13  Probably the greatest enemy of the Blues is themselves. Their self-righteous attitudes are merely cover for deep insecurity. They are often too emotional and judgmental to enjoy intimacy. They continually depress themselves and others with unrealistic expectations of perfections. Lacking trust, they find themselves skeptical and suspicious of others. Blues often find themselves bitter, resentful, and unforgiving of those who have crossed them in life. Overwhelming guilt and worry continue to drive them inward, seeking solace from the only one who truly understands them—themselves. Blues are hard to please and tense about schedules. They are moody and find leadership a difficult dilemma. Blues aren’t generally playful or spontaneous. In anger, they are the personality most likely to believe “Life’s a bitch and you die”. They often fail to see the positive side to life. Blues become angry when others find them to be irrational and emotionally rigid in relationships.

14  Blues are steady, ordered, and enduring. They offer culture, beauty, and emotional security. Blues love with passion. They see intimate relationships and creative accomplishments rather than material possessions as the finer things in life. They bring culture and decency to home and society. They appreciate uplifting experiences and feel most comfortable in creative and productive environments. They want a sense of purpose in their lives, and willingly sacrifice personal luxuries for more meaningful accomplishments.  They are highly committed individuals. Loyalty to people and sincerity in relationships are their trademarks. They believe in all causes that bring a higher quality to the human experience.

15  They listen with endearing empathy and speak with emotional zeal. Blues truly value their connections to people and enjoy the accomplishments of others. With perfection as their guide they strive to be the best they can be. They expect the same in others. Obediently, they accept the need for authority, and put their energy behind law and order. They are essentially the glue that binds society together.  “Leave me alone, I’m having a crisis”

16  Emphasize their security in the relationship  Be sensitive and soft-spoken in your approach  Be sincere and genuine  Behave appropriately and well mannered  Limit their risk level  Promote their creativity  Appreciate them  Allow ample time for them to gather their thoughts before expressing themselves  Be loyal  Do thorough analysis before making presentations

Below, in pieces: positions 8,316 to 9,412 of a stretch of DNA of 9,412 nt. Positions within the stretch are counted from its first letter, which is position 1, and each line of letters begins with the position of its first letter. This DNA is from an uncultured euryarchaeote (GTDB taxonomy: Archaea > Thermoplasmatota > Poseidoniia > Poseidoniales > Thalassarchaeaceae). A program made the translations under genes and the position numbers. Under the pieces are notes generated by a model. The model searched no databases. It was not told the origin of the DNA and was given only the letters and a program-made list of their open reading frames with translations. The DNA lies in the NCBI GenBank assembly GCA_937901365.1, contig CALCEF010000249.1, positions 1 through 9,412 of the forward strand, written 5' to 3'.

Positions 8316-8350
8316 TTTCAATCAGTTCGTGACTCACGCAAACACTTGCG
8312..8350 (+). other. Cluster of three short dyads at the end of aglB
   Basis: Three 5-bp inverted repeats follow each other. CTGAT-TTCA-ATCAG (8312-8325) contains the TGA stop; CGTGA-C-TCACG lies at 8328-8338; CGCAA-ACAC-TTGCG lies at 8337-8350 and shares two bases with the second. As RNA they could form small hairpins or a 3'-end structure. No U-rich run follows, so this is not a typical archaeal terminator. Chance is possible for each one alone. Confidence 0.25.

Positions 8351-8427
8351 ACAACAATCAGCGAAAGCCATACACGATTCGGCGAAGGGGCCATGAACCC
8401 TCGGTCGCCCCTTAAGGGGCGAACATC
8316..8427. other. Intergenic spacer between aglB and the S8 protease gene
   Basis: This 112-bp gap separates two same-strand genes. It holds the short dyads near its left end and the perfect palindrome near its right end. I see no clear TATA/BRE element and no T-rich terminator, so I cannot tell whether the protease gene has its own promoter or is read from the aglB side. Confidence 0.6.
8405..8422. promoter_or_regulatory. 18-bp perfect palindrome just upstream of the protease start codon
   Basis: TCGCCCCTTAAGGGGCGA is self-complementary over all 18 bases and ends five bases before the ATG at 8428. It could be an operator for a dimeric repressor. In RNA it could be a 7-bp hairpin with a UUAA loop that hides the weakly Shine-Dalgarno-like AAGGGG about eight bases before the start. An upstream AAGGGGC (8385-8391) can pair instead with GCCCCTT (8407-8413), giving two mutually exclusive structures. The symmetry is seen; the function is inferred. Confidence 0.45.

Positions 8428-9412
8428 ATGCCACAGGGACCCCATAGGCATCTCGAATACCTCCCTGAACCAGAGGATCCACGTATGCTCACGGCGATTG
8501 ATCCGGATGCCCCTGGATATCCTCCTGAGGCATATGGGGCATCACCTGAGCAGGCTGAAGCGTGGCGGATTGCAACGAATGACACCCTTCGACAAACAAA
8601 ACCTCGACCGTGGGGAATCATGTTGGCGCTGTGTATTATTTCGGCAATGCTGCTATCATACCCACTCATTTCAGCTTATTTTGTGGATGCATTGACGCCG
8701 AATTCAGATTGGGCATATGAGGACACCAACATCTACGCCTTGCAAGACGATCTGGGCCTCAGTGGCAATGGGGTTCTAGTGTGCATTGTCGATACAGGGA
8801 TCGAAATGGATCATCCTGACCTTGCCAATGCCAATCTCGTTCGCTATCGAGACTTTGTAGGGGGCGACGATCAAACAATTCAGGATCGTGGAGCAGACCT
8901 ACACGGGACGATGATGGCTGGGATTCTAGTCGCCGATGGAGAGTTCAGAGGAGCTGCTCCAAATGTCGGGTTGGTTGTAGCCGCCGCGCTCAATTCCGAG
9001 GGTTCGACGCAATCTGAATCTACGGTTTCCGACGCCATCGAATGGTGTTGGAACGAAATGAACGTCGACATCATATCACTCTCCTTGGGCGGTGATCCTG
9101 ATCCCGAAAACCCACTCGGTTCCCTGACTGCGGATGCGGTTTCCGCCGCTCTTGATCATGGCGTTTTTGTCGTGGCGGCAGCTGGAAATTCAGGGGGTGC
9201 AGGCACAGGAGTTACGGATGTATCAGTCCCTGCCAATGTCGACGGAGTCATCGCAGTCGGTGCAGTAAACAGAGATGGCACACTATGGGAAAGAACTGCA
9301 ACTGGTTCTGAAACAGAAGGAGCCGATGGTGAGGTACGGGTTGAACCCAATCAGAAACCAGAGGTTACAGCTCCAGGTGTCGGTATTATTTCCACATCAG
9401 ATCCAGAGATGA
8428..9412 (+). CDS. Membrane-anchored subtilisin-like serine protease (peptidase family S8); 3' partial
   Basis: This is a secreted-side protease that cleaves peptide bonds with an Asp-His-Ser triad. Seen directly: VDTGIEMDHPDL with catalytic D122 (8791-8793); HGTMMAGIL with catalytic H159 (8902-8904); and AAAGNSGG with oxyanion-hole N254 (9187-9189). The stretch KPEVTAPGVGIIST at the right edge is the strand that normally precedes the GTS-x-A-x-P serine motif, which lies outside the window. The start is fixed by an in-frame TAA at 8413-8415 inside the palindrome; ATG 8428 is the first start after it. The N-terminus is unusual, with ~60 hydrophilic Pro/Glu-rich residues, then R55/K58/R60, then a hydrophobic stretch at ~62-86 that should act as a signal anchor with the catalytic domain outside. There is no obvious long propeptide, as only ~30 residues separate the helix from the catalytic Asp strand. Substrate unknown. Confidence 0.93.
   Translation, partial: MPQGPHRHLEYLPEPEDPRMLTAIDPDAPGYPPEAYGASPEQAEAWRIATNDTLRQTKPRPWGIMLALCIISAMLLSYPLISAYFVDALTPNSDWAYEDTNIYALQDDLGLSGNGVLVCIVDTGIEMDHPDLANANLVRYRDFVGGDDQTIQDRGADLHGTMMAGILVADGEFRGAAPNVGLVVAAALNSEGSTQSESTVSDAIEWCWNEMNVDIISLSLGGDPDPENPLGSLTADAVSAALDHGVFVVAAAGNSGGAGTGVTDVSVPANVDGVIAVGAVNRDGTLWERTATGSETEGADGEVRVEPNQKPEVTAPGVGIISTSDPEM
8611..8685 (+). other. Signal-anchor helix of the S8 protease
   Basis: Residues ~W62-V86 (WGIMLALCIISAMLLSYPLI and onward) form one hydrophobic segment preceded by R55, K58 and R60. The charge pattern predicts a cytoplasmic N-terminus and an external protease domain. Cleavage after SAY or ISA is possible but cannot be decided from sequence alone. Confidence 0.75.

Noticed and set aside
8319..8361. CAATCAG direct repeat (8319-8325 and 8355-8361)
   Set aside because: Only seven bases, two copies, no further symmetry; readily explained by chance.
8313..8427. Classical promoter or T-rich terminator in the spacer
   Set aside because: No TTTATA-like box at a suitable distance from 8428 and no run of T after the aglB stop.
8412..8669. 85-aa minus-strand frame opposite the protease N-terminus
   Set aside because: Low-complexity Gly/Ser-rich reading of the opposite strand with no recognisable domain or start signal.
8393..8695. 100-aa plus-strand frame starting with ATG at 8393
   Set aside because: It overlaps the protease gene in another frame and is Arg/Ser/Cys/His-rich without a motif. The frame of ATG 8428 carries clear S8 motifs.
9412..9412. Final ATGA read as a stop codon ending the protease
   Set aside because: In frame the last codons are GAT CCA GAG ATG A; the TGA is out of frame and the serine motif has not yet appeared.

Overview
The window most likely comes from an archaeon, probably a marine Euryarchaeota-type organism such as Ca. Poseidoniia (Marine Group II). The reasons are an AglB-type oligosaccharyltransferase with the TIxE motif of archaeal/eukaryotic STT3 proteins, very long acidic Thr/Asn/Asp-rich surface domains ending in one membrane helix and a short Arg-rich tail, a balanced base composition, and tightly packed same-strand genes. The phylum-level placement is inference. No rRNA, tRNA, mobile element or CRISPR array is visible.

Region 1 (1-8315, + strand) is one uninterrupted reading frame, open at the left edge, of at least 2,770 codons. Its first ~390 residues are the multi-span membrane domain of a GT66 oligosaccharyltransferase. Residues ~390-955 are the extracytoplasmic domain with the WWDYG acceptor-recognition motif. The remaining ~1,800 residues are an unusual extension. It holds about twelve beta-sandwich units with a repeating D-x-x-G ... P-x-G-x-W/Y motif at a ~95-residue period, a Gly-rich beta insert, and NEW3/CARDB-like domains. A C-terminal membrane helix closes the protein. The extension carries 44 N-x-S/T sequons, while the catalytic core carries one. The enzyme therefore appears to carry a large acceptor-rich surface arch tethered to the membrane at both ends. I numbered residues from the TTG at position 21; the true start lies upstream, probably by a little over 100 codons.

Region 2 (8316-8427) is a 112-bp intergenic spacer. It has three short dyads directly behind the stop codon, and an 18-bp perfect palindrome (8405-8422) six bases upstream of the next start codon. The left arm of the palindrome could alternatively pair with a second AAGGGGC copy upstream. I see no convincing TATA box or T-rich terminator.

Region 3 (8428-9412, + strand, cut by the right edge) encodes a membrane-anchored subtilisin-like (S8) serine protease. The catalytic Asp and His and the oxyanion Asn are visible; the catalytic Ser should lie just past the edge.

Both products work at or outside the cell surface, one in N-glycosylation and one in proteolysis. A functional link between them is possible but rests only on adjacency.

17  Make them feel guilty  Be rude or abrupt  Promote too much change  Expect spontaneity  Abandon them  Expect them to bounce back easily or quickly from depression  Demand perfection (they already expect too much from themselves)  Push them too quickly into making decisions  Expect them to forgive quickly when crossed  Demand immediate action or quick verbal bantering

18  (Motive: PEACE)-These are the peacekeepers. Peace: the ability to stay calm and balanced even in the midst of conflict, is what motivates and drives these people. They bring great gifts of clarity and tolerance and are generally kind, adaptable, and good-listeners.

19 Whites offer us all a model for gentle human dignity.

20  Peaceful and Diplomatic  Insecure and Nonassertive  Doubtful and Dependent  Tolerant and Patient  Impressionable  Withholds Feelings  Blendable and Kind  Gentle and Even- Tempered  Unproductive Dreamers  Unmotivated  Accepting  Boring and Lazy  Timid and Emotionally Insecure  Aimless and Misguided  Indecisive  Silent and Stubborn

21  Whites often seem boring and uninvolved. They are often unwilling to set goals. They frequently refuse to pay the price of involvement because they may fear the inevitable consequences of confrontation or rejection. This fear keeps them from experiencing intimacy. Their indecision limits their accomplishments. In order to feel secure, Whites pay great attention to the needs of others and strive at all costs to please those they encounter in life. They express themselves reluctantly, preferring to let others believe as they will. Meanwhile, the Whites go about their lives as they choose, avoiding conflict and confrontations. Whites silently accept whatever comes their way. What they don’t value, they stubbornly discard at the time. They often do not allow those desirable experiences that require the effort of risk, leadership and honest expression into their lives.